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The Warehouse, Birthplace Of House Music, Takes Key Step Toward Becoming A Chicago Landmark

The three-story industrial building once housed a dance club that featured the legendary DJ Frankie Knuckles. Owners Thursday said they have no plans to demolish the building.

The Warehouse, 206 S. Jefferson St., is part of the Preservation Chicago's 2023 Chicago 7 Most Endangered. The building is seen on March 7, 2023.
Colin Boyle/Frankie Knuckles Foundation
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WEST LOOP — The Warehouse received key backing toward becoming a Chicago landmark after thousands of supporters petitioned to preserve the building where house music originated.

The Warehouse, a three-story industrial building at 206 S. Jefferson St. in the West Loop, received preliminary support from the Commission on Chicago Landmarks on Thursday to pursue landmark status.

That early recommendation kicks off a lengthy series of approvals, including getting consent from the building owner, hosting a public hearing and another vote before the landmarks commission, before moving to the zoning committee and then City Council for a vote by all 50 alderpeople.

If approved by City Council, the landmark protections would be applied to the building’s facade and the elevations in the roofline, according to commission officials.

Thursday’s vote comes after more than 13,000 people petitioned online and 100 people around the world sent in letters pushing to preserve the building.

The building was a dance club in the late ’70s to early ’80s, featuring the legendary DJ Frankie Knuckles who is known for taking Chicago’s music scene to the next level with the creation of house music.

Credit: Frankie Knuckles Foundation
Frankie Knuckles.

The Warehouse was a membership club and safe space for Black, queer communities to freely dance, congregate and enjoy a night out, said Frederick Dunson, executive director of the Frankie Knuckles Foundation.

“To us who frequent[ed] the place it was just a Saturday night, but to some people it was an eye opening experience for them because of the diversity,” Dunson said.

Guests would walk up a long flight of stairs through the building and down another long flight of stairs to the dance floor.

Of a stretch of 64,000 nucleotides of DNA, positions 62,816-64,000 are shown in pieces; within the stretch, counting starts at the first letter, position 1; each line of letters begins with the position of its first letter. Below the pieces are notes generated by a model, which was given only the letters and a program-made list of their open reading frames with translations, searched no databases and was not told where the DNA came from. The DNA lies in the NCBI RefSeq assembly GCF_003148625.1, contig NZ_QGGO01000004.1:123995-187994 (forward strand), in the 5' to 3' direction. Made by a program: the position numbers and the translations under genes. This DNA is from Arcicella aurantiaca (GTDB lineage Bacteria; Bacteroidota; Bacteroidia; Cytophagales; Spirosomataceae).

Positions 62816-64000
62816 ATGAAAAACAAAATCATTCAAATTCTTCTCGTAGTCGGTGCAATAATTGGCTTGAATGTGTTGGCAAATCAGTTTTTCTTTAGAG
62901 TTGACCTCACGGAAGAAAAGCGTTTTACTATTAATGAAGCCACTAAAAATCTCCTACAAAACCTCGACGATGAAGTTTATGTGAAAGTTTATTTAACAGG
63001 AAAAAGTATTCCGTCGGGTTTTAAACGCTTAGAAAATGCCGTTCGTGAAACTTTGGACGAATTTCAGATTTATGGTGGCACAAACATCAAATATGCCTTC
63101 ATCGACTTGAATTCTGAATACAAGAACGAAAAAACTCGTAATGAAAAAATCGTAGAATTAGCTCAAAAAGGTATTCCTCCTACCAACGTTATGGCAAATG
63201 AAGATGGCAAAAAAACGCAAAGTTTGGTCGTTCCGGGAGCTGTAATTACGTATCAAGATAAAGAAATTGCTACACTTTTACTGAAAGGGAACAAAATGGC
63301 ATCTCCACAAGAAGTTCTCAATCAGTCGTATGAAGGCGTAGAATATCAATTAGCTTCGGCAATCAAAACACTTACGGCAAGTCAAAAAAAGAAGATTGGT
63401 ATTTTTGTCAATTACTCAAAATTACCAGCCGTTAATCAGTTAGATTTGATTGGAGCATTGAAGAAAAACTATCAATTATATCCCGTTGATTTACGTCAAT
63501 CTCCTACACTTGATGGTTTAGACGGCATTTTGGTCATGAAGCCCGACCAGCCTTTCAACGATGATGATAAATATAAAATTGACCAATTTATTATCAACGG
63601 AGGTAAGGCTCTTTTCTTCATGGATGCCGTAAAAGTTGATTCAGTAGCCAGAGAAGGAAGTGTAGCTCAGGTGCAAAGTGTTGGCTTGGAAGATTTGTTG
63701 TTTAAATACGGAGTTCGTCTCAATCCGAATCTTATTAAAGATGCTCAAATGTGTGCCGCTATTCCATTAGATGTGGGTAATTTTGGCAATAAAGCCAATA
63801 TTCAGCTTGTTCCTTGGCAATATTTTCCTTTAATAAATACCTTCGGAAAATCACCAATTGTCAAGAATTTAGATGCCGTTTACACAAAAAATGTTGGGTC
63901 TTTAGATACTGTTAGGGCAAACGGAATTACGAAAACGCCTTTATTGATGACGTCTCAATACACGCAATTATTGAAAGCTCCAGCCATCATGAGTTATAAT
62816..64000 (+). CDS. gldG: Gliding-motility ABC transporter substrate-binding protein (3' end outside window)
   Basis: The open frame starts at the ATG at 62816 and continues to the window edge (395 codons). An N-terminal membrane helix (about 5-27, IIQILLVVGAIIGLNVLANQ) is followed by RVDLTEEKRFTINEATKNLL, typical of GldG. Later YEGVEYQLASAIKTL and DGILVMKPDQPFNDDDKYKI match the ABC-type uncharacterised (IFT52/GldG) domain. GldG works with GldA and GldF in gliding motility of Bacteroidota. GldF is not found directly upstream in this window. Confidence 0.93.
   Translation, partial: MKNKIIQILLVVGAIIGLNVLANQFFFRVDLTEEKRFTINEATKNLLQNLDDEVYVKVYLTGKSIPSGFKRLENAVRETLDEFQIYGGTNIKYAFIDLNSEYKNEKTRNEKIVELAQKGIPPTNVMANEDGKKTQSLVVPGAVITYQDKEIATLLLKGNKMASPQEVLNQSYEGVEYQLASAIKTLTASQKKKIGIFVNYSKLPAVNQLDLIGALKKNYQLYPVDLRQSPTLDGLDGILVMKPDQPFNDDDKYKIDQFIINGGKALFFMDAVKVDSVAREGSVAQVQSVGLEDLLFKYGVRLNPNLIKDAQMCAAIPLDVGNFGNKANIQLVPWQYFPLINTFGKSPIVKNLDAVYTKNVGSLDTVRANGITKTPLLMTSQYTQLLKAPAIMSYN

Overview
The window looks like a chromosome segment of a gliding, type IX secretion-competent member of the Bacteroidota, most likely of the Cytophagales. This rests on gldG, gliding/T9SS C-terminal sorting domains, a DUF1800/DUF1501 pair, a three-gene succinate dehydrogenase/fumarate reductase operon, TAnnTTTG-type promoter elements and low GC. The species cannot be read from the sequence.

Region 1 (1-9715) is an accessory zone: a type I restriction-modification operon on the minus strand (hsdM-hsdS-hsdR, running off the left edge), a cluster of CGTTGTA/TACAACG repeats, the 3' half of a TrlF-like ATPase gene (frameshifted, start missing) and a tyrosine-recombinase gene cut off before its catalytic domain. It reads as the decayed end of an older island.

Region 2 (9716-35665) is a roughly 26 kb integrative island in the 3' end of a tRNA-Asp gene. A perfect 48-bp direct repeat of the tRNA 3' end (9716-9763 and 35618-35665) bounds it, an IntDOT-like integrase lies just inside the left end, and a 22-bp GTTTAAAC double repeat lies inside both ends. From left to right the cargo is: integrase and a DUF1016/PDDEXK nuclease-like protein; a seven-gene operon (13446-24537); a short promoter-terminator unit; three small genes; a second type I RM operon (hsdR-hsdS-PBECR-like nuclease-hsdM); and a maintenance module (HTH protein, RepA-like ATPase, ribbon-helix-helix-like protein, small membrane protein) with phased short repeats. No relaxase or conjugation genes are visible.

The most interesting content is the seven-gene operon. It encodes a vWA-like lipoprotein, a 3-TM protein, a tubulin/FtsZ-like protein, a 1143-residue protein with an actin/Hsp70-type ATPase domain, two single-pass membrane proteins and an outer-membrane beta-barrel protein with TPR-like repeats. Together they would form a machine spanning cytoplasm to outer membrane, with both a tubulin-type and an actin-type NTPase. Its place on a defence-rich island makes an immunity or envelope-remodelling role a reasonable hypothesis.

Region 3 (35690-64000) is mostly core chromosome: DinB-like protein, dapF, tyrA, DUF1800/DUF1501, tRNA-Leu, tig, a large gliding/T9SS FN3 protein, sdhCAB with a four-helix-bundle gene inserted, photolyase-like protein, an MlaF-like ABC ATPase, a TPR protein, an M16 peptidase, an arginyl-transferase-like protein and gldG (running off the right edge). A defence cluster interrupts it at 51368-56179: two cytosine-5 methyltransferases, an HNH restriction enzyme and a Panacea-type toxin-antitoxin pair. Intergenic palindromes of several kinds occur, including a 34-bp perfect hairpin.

“You just saw all of these bodies dancing and gyrating to this music. It could have been a daunting experience for some but for others it was euphoria,” Dunson said.

Knuckles won a Grammy Award in 1997 for remixer of the year and was inducted into the Dance Music Hall of Fame in 2005. He died in 2014 from complications with Type II Diabetes.

Credit: Frankie Knuckles Foundation
The dance floor of The Warehouse.

In March, Preservation Chicago listed The Warehouse as one of Chicago’s seven most endangered buildings.

The building has no historical protections, putting at risk of being demolished after being sold in December to lawyers Shneur Nathan and Avi Kamionski, according to Cook County records.

Nathan and Kamionski did not respond to the preservation group’s attempt to contact them, group leaders said.

As a result, Preservation Chicago and the Frankie Knuckles Foundation launched a petition to save the building.

People from all over the world sprung into action; signatures were collected from several countries including, Argentina, Japan, Mongolia and South Africa, according to Preservation Chicago officials.

Kamionski appeared at Thursday’s virtual meeting to ensure the city and others that the he and Nathan had no intentions of demolishing the building. He said they planned on renovating the interior in order to move their law firm, Nathan & Kamionski LLP, into the building.

“We’ve recently come to learn about the history of the building and are continuing to learn about it, and we’d like to work with the Commission on this issue, and we are not looking to impede anything of cultural significance,” Kamionski said.

Credit: Colin Boyle/Block Club Chicago
The Warehouse, 206 S. Jefferson St., is part of the Preservation Chicago’s 2023 Chicago 7 Most Endangered. The building is seen on March 7, 2023.

The commission’s recommendation for landmark status falls under two criteria: the connection of the building to Knuckles and the building’s association with the creation of house music. Both are considered significant to city’s cultural and social development, officials said.

Numerous people echoed the need for the building’s preservation, citing its historical significance to Chicago’s music, Black and queer communities.

“It was the place of freedom and release for thousands of people over the years…and birthed a musical genre recognized all over the world. When the world rejoices in house music, it looks to Chicago for its history … Chicago would do a great disservice to itself by not honoring honoring it as well,” said DJ Celeste Alexander, a mentee of Knuckles.

“From Colombia, I express my greatest support to preserve this historic place, The Warehouse, [which] has become part of the cultural context that House music lives around the world,” said Brian Bran Palacio in a letter emailed to the commission.

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